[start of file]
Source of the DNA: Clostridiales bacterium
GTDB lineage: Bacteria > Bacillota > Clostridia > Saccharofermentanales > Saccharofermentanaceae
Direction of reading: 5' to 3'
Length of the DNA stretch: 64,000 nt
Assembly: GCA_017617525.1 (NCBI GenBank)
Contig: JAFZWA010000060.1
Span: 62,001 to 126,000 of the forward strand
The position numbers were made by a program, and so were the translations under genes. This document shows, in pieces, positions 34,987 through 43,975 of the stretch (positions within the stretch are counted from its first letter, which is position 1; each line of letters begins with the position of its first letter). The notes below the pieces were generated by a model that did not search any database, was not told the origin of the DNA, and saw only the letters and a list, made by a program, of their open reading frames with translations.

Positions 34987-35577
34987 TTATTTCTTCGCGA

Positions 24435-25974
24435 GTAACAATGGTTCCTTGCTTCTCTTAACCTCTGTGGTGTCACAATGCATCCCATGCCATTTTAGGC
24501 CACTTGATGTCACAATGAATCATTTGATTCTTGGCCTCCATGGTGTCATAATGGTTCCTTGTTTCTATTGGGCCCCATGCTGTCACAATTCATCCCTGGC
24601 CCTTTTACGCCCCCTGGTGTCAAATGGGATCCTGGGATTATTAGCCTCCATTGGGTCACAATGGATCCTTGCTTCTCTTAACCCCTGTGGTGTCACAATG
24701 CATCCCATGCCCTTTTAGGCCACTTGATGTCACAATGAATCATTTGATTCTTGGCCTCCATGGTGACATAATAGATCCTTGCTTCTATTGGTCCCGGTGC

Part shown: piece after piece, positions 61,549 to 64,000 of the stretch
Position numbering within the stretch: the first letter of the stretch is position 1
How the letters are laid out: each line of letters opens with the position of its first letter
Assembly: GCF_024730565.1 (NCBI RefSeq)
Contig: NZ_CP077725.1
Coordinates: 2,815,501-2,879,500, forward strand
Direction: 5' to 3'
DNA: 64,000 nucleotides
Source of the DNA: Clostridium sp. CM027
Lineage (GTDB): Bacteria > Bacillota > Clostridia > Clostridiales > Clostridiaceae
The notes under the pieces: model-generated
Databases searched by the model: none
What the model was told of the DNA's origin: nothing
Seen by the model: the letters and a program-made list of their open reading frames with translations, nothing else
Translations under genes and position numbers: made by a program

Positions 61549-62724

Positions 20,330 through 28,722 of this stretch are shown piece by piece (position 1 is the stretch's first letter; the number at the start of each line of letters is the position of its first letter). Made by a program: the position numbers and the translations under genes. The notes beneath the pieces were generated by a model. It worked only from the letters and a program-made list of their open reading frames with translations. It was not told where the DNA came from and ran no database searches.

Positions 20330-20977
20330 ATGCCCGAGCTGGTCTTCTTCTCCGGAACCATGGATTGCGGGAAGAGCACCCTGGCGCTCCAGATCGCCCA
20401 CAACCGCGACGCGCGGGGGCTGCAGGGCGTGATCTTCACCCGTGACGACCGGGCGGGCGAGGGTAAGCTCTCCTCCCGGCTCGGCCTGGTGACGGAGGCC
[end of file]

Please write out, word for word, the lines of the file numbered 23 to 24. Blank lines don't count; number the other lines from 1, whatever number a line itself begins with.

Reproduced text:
DNA: 64,000 nucleotides
Source of the DNA: Clostridium sp. CM027